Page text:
In biblical law, a husband has the right to divorce his wife but a wife cannot initiate a divorce. Herodias did just that, apparently at Herod's request. The Sanhedrin was the Jewish Law at the time of Jesus.
 Jewish Oral Law added in Sanhedrin (22a), “Even [G-d] shares tears when anyone divorces his wife.” (Issues in Jewish Ethics: Divorce)
Thus the wrong of divorce was compounded in this situation. (As a side note, Jewish Law did allow divorce, but as a last resort). Hence, Herod and Herodias were living in sin and John the Baptist judged them correctly. (Please think forward to the modern Herodias's who say "don't judge me" as a paraphrase for "judge not lest ye be judged").  Herod took umbrage at the callousness of John rebuking the king, no less! Herod took the blame from John, but the independent minded Herodias, a typical feminist of her day, just could not handle criticism.

Herod enjoyed the heat of the dance performed by his own step-daughter. He was so enthralled with the sexuality of the dance (we learn for other sources) that he promised her whatever she asked, even half his kingdom! Salome,at the advice of her mother, elected revenge over riches. It was John's head on a platter that she wanted because that is what pleased her mother! It would appear that Herod had a problem with incestuous lust and Herodias had a problem with anger, hate and revenge.

Because of Herod's sin and Herodias's divorce, John the Baptist was beheaded. Yes, there are consequences to divorce. A righteous man died that others could have immediate gratification! Is it no wonder that Jesus closed all loop holes on divorce except for infidelity? His cousin and disciple was martyred because of a divorce and a sensual performance.

Let's look at further consequences of divorce:
  • Salome died when falling in an ice filled pool or river in route to exile in Spain. The crust of ice decapitated her just as John was beheaded!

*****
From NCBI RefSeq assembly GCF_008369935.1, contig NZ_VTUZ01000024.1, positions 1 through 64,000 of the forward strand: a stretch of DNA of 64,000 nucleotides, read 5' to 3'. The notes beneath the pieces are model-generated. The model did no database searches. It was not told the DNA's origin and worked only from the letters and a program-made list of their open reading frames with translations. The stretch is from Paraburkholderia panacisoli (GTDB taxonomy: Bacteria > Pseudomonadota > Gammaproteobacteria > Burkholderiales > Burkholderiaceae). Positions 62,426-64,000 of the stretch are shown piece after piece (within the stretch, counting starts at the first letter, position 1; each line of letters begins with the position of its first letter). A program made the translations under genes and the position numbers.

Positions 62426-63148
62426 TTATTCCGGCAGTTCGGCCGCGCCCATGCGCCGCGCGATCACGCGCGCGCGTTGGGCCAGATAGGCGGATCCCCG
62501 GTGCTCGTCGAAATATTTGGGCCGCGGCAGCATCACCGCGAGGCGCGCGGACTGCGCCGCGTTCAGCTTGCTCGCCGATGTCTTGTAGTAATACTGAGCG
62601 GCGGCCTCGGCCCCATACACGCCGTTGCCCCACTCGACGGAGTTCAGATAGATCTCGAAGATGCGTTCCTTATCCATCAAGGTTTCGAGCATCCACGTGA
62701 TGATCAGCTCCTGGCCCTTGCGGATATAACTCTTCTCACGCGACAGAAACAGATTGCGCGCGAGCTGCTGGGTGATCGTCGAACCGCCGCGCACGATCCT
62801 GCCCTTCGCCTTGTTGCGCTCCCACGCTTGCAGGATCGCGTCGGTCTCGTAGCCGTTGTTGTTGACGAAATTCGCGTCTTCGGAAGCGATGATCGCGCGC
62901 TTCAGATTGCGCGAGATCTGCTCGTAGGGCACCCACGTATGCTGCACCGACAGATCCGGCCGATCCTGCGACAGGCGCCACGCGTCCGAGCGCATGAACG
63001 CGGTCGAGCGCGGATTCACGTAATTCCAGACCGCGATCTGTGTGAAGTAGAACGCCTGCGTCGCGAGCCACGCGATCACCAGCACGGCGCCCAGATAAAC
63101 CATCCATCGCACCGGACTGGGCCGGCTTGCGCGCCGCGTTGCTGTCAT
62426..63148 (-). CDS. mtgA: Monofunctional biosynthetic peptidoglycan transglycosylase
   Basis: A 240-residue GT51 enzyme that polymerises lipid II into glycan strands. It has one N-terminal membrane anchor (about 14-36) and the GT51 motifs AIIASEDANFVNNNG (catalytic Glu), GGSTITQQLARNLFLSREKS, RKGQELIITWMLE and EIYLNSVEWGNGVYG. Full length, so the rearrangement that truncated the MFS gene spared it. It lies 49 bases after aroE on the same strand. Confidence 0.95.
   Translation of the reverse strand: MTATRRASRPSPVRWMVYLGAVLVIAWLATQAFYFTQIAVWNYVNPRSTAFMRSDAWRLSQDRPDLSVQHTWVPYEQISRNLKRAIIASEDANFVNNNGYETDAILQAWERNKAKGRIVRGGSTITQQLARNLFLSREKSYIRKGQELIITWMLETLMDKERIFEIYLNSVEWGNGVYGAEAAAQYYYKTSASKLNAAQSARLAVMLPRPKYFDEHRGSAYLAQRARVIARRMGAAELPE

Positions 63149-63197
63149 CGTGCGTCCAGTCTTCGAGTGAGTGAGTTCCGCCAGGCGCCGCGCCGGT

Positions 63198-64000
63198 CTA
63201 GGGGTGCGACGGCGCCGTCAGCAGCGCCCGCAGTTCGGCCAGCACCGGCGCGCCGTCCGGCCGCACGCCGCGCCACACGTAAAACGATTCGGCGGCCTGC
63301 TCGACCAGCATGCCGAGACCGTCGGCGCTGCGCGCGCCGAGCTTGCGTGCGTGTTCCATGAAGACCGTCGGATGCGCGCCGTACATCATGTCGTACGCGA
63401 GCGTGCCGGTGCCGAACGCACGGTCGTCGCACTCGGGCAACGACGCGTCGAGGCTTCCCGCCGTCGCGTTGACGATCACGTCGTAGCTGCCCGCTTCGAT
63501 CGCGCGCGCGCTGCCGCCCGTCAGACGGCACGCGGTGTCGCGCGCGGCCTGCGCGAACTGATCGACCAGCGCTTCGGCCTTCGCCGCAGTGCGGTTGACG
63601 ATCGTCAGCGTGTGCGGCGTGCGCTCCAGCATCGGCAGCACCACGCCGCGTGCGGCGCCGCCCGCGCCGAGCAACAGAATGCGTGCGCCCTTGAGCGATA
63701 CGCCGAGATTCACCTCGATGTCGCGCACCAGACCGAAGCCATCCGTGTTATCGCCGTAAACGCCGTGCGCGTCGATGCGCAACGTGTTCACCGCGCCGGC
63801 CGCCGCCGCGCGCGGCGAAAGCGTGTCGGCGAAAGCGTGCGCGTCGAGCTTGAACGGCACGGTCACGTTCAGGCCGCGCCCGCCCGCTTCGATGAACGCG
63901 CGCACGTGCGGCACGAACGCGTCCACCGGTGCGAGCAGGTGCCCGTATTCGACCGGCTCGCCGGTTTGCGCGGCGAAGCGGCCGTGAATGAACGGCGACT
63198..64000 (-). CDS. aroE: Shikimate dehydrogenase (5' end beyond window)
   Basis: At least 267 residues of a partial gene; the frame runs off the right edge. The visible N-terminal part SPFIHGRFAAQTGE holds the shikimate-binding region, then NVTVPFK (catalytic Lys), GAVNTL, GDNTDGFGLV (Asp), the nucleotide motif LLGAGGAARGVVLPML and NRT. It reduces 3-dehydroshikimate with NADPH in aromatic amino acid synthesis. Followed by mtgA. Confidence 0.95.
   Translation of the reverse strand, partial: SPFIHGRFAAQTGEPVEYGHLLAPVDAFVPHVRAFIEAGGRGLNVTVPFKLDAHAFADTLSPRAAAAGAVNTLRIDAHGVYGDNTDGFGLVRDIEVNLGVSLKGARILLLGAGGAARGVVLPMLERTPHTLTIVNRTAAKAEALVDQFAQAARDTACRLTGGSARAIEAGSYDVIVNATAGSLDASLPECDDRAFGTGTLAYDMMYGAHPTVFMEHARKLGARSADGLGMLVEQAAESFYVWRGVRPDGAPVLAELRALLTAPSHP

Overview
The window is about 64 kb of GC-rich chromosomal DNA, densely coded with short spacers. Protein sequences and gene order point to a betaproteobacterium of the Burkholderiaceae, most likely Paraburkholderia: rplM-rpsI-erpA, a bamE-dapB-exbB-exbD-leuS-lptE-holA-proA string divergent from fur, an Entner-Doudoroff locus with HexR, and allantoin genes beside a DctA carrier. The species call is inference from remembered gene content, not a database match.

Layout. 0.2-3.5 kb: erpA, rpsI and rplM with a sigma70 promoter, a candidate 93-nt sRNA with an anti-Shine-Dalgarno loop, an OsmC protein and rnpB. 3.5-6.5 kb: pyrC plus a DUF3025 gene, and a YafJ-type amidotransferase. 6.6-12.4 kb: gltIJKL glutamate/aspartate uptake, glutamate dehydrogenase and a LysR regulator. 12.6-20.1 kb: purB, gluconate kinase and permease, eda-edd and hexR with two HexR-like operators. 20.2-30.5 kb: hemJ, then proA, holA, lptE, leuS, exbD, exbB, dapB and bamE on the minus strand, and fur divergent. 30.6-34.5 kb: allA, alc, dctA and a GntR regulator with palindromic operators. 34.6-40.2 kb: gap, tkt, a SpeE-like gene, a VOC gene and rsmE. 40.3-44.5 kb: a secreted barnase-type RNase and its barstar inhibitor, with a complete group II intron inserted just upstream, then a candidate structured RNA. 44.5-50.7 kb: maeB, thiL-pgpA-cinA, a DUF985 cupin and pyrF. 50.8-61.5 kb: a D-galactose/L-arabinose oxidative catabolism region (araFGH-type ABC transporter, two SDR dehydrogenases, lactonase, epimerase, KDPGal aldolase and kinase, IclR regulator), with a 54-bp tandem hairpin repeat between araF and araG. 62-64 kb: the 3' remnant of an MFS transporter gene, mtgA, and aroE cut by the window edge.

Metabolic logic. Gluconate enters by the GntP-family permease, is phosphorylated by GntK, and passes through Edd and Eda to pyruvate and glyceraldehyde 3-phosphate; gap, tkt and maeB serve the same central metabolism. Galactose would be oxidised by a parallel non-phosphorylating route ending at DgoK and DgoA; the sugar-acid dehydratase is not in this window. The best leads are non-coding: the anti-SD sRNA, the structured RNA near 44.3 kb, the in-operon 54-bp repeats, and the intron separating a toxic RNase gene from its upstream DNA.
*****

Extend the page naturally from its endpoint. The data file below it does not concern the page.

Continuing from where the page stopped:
• Emperor Caligula had King Herod killed in exile because of political intrigue. (Historian  Cassius Dio)
  • Herodias was exiled with Herod and Salome and died likely in Spain.
There are consequences to divorce. Herod, Herodias and Salome faced total isolation from what they had been accustomed. Herod and Salome died awful deaths, and according to Josephus, Salome died the same way that John did. We are revisited by our sins:
Galatians 6:7 (ESV) "Do not be deceived: God is not mocked, for whatever one sows, that will he also reap."
Who would have ever thought that the most powerful man in all Judea would be cast aside and killed? Who would have thought a beautiful lascivious dancer would suffer an icy bloody death? Who would have thought that a conniving queen would pay dearly with an austere life thereafter? Surely none of them!

Likewise, who would think that divorce can lead  to dysfunctional children, bankruptcy, depression, broken families, a lifetime of resentment, a division in the grandchildren, spiritual guilt, and if not repented; isolation from God and for those who are not forgiven, eternal death? Herod never looked at the consequences. Maybe he should have! Let's not make the same mistakes.